The buck was mincing along the fence row in no big rush to enter the field before dark. It would stop every few feet, lift its head to check for danger before moving slowly closer.

The day, cool and clear, was gorgeous. The buck wasn't in any rush to leave the heavy cover. It poked along, feeding along the edge of the woods, after leaving a thick swale where it and several other deer had bedded down.

A small 6-pointer was approaching

The buck, with six points and a small rack, was just 1 1/2 years old. It was plenty old enough to know enough to stay near other deer of his age group, and not get involved with any big bucks that might be in the area.

My stand was 15 feet up a big maple. It offered a great view of the field edge and surrounding woodlot.

Would this buck and any others follow the same trail today as yesterday? Yeah, probably, and would soon pass within easy bow range of my stand.

The does and other yearlings had already passed my stand without incident and continued on into the open field 200 yards away. The buck, moving slowly, was taking his time in the world.

The buck would have to present a proper angle for a good killing shot, and it had to be fairly close to my stand. And, more importantly than anything else, I had to be mentally prepared for the shot if one materialized.

Would I be ready?

Daily practice and years of studying deer at close range had removed any potential of the jitters. The big question was whether I wanted to shoot, and a 6-pointer was small. I knew early that I'd probably take a pass on this animal.

He moved a few steps closer and stopped to sniff where other deer had paused. The young buck looked around as its mother had taught him many times in the past. The deer inched forward to within 25 yards. Stout maple branches partially screened my position, and I closely studied the buck's movements.

My bow was ready. An arrow was nocked, and it was ready to fly if I chose to shoot.

He hopped over a strand of barbed wire, and paused to study the upcoming terrain. Other deer were heading out to feed as the sun began to sink in the western sky.

The buck turned, and stepped closer to my tree. Its head came back, and its nostrils flared as it snuffled the air for danger. None was detected, and the buck began to move forward again.

My tree stand was directly downwind from the buck, and it couldn't smell me. Rubber boots and stand positioning kept him from detecting my presence.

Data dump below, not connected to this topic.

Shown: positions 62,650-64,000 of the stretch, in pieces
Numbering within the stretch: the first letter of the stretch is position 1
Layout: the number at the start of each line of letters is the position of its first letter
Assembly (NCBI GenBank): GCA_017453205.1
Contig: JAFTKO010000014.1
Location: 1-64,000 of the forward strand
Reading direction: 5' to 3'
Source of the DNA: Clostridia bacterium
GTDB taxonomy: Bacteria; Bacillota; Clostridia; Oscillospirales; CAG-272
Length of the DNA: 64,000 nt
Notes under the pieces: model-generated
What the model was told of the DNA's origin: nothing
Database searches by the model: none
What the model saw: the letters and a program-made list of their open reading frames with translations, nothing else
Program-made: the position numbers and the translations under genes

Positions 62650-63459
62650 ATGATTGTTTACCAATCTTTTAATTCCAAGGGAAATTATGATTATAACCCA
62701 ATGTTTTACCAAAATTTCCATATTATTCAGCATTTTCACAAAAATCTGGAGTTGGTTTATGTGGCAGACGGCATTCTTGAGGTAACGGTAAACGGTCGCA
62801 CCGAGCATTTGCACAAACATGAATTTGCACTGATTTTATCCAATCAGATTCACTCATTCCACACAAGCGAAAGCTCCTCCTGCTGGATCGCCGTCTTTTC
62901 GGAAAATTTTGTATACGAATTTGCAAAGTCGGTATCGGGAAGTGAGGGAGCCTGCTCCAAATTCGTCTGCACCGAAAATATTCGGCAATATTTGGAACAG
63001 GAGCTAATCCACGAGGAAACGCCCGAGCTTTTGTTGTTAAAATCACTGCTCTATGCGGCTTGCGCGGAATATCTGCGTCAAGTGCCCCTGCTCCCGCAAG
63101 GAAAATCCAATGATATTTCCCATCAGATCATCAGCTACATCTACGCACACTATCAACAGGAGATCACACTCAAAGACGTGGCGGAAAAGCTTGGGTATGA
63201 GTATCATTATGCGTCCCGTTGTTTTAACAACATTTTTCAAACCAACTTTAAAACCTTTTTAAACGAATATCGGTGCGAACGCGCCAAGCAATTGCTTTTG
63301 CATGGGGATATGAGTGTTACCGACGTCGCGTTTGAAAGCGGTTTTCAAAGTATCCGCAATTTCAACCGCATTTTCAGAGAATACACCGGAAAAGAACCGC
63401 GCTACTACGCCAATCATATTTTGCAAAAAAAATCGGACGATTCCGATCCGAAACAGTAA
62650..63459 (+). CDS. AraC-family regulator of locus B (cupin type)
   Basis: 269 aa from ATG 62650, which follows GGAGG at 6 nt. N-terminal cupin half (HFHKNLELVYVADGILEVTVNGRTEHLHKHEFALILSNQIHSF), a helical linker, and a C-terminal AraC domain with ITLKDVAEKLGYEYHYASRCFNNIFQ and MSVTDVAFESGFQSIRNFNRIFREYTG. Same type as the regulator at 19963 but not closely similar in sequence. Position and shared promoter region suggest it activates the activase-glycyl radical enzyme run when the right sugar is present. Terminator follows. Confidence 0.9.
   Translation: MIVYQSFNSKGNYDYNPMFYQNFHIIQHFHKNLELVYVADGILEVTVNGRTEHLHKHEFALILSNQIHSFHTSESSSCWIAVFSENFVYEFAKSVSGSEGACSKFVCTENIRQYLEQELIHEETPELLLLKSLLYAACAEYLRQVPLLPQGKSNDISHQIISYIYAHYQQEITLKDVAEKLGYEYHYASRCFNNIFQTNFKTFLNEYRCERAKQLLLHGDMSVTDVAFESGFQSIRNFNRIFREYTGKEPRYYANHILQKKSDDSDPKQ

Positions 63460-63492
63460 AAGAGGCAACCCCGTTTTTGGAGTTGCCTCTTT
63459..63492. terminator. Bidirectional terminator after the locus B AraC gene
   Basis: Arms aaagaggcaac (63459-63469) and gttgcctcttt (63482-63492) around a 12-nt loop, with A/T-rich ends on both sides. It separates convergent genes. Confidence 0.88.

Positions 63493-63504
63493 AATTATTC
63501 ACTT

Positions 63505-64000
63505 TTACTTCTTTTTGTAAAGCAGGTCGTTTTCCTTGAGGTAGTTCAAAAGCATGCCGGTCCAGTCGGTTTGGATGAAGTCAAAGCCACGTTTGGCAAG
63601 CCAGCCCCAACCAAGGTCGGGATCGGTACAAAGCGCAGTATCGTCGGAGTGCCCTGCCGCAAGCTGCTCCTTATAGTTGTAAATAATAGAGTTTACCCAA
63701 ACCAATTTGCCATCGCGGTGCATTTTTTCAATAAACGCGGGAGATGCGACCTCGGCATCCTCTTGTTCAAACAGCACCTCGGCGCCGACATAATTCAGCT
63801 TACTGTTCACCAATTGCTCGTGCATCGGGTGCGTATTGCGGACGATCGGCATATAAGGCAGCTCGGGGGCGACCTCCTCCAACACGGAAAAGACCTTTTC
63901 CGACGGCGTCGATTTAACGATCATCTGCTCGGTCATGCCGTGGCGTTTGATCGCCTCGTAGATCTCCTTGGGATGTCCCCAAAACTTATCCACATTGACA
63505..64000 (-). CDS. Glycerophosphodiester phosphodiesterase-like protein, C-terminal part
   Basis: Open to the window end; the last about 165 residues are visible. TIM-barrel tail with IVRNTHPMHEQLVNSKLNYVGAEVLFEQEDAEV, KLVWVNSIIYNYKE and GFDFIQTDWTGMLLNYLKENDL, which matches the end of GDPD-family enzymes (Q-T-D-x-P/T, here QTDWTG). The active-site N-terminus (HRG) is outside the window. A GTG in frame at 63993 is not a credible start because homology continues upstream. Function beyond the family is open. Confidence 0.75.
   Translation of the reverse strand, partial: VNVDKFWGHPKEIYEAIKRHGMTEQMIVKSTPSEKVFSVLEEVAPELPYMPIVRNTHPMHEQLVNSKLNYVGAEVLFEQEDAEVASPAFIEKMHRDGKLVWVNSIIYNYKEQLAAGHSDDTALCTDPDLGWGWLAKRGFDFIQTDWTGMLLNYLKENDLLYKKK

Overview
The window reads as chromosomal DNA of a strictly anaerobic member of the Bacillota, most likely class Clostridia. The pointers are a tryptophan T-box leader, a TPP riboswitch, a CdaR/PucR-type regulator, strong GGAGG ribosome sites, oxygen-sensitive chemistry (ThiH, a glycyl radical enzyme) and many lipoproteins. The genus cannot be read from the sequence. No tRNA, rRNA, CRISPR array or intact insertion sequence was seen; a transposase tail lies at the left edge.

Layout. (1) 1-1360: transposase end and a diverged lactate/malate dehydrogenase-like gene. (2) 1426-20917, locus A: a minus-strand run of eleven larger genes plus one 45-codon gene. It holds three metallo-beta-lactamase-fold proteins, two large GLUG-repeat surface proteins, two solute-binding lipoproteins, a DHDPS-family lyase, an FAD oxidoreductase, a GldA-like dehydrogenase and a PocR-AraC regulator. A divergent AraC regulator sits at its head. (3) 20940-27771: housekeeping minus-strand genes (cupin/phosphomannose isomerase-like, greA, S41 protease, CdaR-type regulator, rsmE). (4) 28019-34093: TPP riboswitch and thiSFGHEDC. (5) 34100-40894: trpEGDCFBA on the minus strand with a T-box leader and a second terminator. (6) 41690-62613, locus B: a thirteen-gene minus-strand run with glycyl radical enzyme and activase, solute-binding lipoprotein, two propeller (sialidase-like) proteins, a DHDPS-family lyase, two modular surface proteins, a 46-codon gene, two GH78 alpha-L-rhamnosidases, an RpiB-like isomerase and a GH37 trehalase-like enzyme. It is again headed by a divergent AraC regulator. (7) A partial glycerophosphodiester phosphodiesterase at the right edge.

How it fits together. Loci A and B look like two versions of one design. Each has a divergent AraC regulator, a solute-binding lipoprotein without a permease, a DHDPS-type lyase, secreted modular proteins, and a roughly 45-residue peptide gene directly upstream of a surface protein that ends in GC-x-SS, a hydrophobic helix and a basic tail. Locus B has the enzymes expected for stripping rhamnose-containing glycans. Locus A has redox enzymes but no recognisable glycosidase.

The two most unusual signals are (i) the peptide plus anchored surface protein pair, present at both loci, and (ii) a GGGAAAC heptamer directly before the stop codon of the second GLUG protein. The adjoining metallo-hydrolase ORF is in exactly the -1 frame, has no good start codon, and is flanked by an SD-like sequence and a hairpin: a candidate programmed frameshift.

The buck ate some grass, and moved again. He was now 20 yards away and quartering toward me. Patience would now become a major factor as I waited for it to turn and offer a broadside or quartering-away shot.

I'd watched this buck walk to this exact place before, and knew he would turn slightly and offer a quartering-away shot at 10 yards. I didn't move, and the buck followed the same pattern he had traveled many times before.

He slowly turned, quartering away, and my bow came up. It felt comfortable in my left hand, and as it came up the arrow was cautiously drawn back as my eyes tracked the slow-moving buck.

To shoot or not to shoot?

The bow was held back at full draw, and my sight settled low behind the buck's near-side shoulder. One more ounce of pressure on the release would send it through the deer's chest.

He stopped to look around, and my finger softly stroked the release without applying the pressure needed to release the arrow. Slowly, as the buck began walking off, I eased up on and let the buck walk off unharmed.

It really didn't interest me to shoot a small buck, and patterning this six-pointer had been easy. There would have been little pleasure in arrowing the deer in early October, and besides, there would be other chances to take an animal in the coming weeks.

This was good practice. It offered superb outdoor recreation, several deer sightings, and the chance for a close shot.

Who knows? Next time my finger may put that extra ounce of pressure on the trigger. And then again, perhaps I will again choose not to shoot.

It's this feeling of not knowing whether to shoot or not, and my deep respect for the animals I hunt, that allows me the wonderful opportunity to know the difference between hunting and killing. For me, on this night, it wasn't the right animal or time to shoot.

Posted via email from Dave Richey Outdoors

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